Spices financed the Age of Discovery but the spice trade's global importance pre-dates Columbus and Magellan by centuries. "The global aspect of the dealer’s trade is nothing new. As far back as 2600BC, there are records of the Egyptians feeding spices obtained from Asia to labourers building the great pyramid of Cheops, to give them strength. Archeological evidence suggests that cloves were quite popular in Syria not long after, despite the fact that, like nutmeg and mace, they came only from the spice islands of what is now Indonesia. ... Europe imported them before Rome was founded." [The Economist]
Today, Run is a quiet tropical isle but Indonesia is still the world's largest nutmeg producer, with Grenada, in Columbus's "West Indies," the other major producer. The desire for monopoly continues. Producers in these two countries formed an international cartel in the 1980s to limit nutmeg output and therefore boost prices. Cartels generally face an internal incentive problem: high prices are very profitable, encouraging producers to sell larger quantities. That, of course, leads to falling prices. The nutmeg cartel collapsed in the 1990s because of this dynamic.
International trade in spices continues, but competition between producing countries keeps prices affordable. It's hard to imagine an empire built on the kitchen spice rack.
"The Spice Trade, A Taste of Adventure" from The Economist, reprinted in the encyclopedia of spices.
"The Narcotic of Empire: Nutmeg Economics and the Bargain of Breda", The Boilerplate Rhino: Nature in the Eye of the Beholder (based on his earlier article in Outside Magazine)
Nutmeg and mace - world overview FAO (Food and Agriculture Organization of the United Nations)FO: MISC/94/7 Working Paper
Wednesday, January 31, 2007
Carvallo says his store goes through 10 to 15 cases of Mexican Coke a week – his entire stock – while he's barely able to push five cases of the domestic version.
"Sometimes I have it left over," he said of the domestic Coke he orders. "Sometimes a case, case and a half. So it's a lot of difference."
Taste is the main reason why his discriminating shoppers buy Mexican Coke – they say the cane sugar sweetener used in Mexican Coke has a sweeter, cleaner flavor than the high-fructose corn syrup in the American version. Many are willing to pay $1.10 per 12-ounce bottle for the imports, even with cans of American Coke sitting nearby for 49 cents each.
With a niche market for Mexican Coke taking root in the United States, The Coca-Cola Co. and its bottlers are quietly looking to block its passage across the border.
update:Here's a post by Grant McCracken on Mexican COke
Monday, January 29, 2007
"The Coke tastes better here," said my stepson, while he was visiting us in Uruguay. Was this just a side-effect of being on vacation? Maybe... but I doubt it. The Coke he was drinking really was different from the Coke he usually drinks in the U.S. I'm not referring to the infamous "New Coke,"or the original Coca Cola patent medicine formula with cocaine, but in South America, Coke is still made with real sugar. The Coke in the US tastes different because it's made with corn sweeteners. Why can't the world's richest country buy the world's best-tasting Coke?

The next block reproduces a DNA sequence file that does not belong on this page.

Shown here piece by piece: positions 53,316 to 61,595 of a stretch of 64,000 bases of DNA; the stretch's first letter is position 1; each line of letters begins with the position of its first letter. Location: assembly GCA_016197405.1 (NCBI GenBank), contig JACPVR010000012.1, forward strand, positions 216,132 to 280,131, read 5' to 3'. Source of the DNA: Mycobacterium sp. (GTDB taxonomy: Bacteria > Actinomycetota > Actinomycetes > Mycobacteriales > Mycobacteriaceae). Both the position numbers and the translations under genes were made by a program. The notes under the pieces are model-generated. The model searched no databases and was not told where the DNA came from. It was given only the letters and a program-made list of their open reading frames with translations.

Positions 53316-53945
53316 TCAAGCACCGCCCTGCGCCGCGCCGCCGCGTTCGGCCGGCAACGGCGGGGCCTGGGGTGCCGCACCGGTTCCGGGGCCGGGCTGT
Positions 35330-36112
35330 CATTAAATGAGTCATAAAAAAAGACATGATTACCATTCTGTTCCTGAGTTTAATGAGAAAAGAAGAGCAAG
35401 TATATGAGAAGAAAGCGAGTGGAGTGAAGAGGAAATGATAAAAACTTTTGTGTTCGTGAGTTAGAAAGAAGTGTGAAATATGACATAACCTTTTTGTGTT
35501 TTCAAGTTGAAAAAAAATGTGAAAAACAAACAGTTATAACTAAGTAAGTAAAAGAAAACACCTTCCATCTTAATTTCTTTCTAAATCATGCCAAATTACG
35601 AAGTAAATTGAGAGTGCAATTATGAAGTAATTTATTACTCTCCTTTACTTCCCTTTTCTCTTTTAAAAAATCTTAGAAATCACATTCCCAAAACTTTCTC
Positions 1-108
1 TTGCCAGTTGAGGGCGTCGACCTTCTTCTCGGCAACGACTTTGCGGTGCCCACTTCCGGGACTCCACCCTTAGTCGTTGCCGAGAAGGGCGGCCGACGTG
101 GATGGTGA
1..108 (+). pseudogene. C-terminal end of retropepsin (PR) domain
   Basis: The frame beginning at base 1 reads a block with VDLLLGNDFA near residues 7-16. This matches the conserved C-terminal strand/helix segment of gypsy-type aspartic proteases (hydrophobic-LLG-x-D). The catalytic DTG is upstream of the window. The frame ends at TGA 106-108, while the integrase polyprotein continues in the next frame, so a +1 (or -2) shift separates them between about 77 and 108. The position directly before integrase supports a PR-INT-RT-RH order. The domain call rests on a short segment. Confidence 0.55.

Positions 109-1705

The answer, it turns out, has to do with a series of unintended consequences. Sugar policy in the US was designed to increase income for farmers by increasing the price of sugar. The US government set quotas on the amount of sugar that could be imported from other countries. Restricting the supply of imported sugar boosted its price, and achieved the goal of higher incomes for US sugar producers, at least temporarily.
Sugar cane is a tropical plant and by blocking imports from the Caribbean, Central America, and South America, this policy gave most of the U.S. market to cane plantations in Florida, Louisiana, and Hawaii. But other US farmers saw an opportunity. The high price of sugar made it profitable to produce sugar from beets. States like Montana, North Dakota, Minnesota, and Michigan became major sugar producers. Beets have surpassed cane; 54% of US production now comes from sugar beets [USDA].
Even with expanded domestic production, sugar prices in the US are still much higher than the free-market price. U.S. consumers pay over twice the world price. In total, sugar policy costs the American public over $1 billion annually. And it's not just households. Companies are also major purchasers of sugar and while high prices may help farmers, they hurt business buyers. Lifesaver candies used to be made in Holland, Michigan (about an hour from Kalamazoo) but because of the high price of sugar in the US, the factory closed and moved to Canada.
This brings us back to Coca Cola. For generations, Coke was sweetened with cane sugar, but eventually high US sugar prices forced the company to consider substitutes. Since sugar-- either from cane or from beets-- was so expensive, Coke, and other soft drink manufacturers, switched to a cheaper sweetener, corn syrup, in the 1980s. US production of high fructose corn syrup has grown by over 400% since that time [USDA].
In the new millennium, some consumers have doubts about drinking high fructose corn syrup in their soft drinks. Jones Soda, and other small bottlers, are switching their recipes to use only sugar.
Is Coke with sugar better? You can find out for yourself. Each year, Coca-Cola produces a limited amount of Coke that is kosher for Passover that doesn't use corn sweetener. Look for Coke bottle with yellow caps and marked "KP" in early Spring